Junior Jimmy goes to Juvie
"Hell's House" sounds like an interesting movie; a young boy ends up in reform school when he keeps quiet for a bootlegger he idolises and discovers the brutal system in operation behind closed doors. It also sounds interesting because it stars Bette Davis and Pat O'Brien. But first up Bette Davis is hardly in it and Pat O'Brien plays second fiddle to young Junior Durkin as the story focuses on the young boy Jimmy. And whilst you have to allow for certain things considering that "Hell's House" came out in 1932 it is a surprisingly weak storyline. Ironically it is the performance from Junior Durkin which makes it work despite all the issues.
Following the death of his mother naive Jimmy Mason (Junior Durkin) heads to the city to live with his Uncle and Aunt live and it doesn't take him long to start idolizing their lodger Matt Kelly (Pat O'Brien - Some Like It Hot) who seems to know everyone and has a beautiful girl in Peggy (Bette Davis). It's because Jimmy idolizes Matt that when his bootlegging operation gets busted and Jimmy is arrested he refuses to spill the beans even when he gets sentenced to 3 years in Reform school, believing that somehow Matt will pull some strings to get him out. But whilst at the reform school Jimmy discovers the brutal truth of what goes on behind closed doors as the boys are treated like slaves and cruelly punished leading him to try and escape in order that not only people learn the truth but to also save his friend Shorty (Frank Coghlan Jr.) who is inside and very sick.
"Hell's House" is a two part movie which starts with Jimmy loosing his mother when she is killed in a hit and run and so heads to the city to live with relatives. It is actually quite a surprising start as we watch Jimmy cradle his mother's dead body but really it's there just to provide a reason for Jimmy being in the city and being naive having lived out in the country. The main emphasis of this first part is Jimmy idolising Matt Kelly who seems to know everyone and has the gift of the gab. And that idolisation comes from Jimmy keeping quiet for Matt when the young boy is arrested thanks to Matt's bootlegging operation. It's all quite simple stuff and dealt with in a quick and easy manner but what makes this first part surprisingly interesting is the idolisation of Matt as Jimmy never stops believing that he will pull some strings to get him off despite us knowing the opposite, that he ran when he saw the cops make the arrest.
The second part of the movie is all about Jimmy being sent to reform school where he has to learn things quickly or else end up being a victim, not of just the other boys but also the guards. And we also watch as he befriends the sickly Shorty who helps show him the ropes. Now this is where "Hell's House" feels weak especially watching it now as whilst the boys are treated like slaves and punishments for misbehaviour seem cruel it doesn't feel like the abuse which say filled "Sleepers" a more recent look at reform school issues. Maybe back in the 1930s what was being suggested went on behind close doors did appear shocking but it is also the fact that things are dealt with quite lightly. To the point that the ending which really should be an emotional feel good outcome not only feels cliche but also a little cheesy.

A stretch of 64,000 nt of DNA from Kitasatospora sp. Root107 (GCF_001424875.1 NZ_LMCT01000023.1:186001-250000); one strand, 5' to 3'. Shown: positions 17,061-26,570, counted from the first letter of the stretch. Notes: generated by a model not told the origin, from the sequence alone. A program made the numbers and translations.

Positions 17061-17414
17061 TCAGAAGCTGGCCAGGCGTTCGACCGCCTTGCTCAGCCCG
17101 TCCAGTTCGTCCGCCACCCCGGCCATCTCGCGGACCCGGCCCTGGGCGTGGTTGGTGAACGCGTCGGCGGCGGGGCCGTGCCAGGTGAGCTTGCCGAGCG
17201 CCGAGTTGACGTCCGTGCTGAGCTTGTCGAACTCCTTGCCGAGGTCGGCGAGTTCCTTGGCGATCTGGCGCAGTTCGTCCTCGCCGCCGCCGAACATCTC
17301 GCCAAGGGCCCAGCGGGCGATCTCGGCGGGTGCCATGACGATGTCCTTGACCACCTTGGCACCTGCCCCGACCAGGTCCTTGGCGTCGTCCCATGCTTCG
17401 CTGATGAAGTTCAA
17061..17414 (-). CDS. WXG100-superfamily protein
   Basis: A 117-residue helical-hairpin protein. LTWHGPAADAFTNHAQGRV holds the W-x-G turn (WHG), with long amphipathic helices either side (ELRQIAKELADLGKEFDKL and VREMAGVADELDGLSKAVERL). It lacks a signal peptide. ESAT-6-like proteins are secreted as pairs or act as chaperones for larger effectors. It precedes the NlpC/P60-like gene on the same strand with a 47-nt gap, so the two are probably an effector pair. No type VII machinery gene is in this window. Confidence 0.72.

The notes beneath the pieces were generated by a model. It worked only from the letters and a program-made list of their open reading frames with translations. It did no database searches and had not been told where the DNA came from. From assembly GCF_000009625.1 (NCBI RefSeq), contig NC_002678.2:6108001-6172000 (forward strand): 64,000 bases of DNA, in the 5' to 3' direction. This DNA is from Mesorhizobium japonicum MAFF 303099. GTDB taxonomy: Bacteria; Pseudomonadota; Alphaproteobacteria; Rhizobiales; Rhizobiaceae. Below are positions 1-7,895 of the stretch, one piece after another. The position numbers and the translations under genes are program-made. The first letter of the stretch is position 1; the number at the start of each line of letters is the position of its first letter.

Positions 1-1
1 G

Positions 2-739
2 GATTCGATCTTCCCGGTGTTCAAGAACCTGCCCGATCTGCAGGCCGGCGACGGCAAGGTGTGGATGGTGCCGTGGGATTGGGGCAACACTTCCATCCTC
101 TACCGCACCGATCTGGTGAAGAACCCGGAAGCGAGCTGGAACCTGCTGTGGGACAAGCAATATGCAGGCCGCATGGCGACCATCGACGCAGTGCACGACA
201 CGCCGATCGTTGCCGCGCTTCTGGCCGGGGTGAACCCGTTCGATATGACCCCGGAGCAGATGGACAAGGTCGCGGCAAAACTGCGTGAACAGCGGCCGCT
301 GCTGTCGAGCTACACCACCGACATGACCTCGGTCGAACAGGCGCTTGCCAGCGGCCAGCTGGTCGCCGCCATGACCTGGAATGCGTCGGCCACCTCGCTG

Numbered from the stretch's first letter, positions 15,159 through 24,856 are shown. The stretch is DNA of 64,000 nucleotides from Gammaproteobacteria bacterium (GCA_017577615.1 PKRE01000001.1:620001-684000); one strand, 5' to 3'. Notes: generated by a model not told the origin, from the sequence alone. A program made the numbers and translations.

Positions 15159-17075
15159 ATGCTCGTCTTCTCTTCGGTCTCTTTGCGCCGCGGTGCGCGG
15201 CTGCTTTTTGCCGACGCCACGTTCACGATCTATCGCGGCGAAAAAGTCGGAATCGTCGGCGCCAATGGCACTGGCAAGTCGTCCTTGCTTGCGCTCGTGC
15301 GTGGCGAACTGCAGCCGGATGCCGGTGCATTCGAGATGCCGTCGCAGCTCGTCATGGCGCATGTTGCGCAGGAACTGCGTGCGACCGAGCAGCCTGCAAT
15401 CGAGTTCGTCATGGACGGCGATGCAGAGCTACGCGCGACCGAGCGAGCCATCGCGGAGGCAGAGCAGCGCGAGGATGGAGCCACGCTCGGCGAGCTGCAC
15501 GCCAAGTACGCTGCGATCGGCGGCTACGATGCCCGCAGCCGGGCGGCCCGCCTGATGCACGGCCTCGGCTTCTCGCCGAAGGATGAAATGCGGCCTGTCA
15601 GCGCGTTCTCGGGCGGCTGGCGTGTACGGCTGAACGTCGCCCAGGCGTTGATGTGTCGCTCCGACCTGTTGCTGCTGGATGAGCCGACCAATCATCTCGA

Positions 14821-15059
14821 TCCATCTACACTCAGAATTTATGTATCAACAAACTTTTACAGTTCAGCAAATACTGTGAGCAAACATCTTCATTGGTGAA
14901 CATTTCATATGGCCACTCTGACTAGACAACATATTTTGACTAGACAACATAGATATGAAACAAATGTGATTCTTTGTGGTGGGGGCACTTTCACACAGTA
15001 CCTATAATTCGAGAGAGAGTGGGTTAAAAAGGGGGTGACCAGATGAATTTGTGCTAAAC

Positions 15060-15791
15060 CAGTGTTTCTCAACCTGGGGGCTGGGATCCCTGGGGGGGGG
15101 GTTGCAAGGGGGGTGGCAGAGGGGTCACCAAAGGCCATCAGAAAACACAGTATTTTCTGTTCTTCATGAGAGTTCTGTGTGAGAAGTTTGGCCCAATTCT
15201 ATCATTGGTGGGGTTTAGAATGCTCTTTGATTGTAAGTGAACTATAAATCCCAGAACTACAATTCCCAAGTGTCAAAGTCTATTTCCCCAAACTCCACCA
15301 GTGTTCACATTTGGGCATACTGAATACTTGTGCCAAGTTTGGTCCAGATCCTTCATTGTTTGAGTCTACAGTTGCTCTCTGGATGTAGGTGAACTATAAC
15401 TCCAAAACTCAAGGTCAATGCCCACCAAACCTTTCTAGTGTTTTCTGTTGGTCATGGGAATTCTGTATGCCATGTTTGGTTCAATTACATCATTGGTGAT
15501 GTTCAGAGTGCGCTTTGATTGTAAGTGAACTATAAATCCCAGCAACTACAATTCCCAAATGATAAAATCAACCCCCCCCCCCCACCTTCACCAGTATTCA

One of the ironies of "Hell's House" is that it is billed as a Better Davis and Pat O'Brien movie and to be fair they are both in it with Davis being extremely lovely as Peggy whilst Pat is fly as dodgy dealing Matt. But the star of "Hell's House" is Junior Durkin as Jimmy with everything revolving around him and to be honest whilst the opening scene is initially ropey Durkin's performance grows on you by the time the ending comes. It is as you would expect very old fashioned where "Gee Whizz" doesn't sound out of place but the scenes where Jimmy decides he has to escape from reform school to tell everyone exactly what goes on in there are surprisingly powerful and passionate. It is in fact those few scenes and the touching if cliche friendship which Jimmy forms with Shorty which makes watching "Hell's House" worth while.
What this all boils down to is that "Hell's House" is very much a product of a bygone era when watched now should be more out of curiosity than for entertainment. But whilst Bette Davis and Pat O'Brien may receive top billing they play second fiddle to Junior Durkin who despite a few wobbly scenes does a good job of delivering the drama of the storyline even if that drama does feel a bit week when viewed now.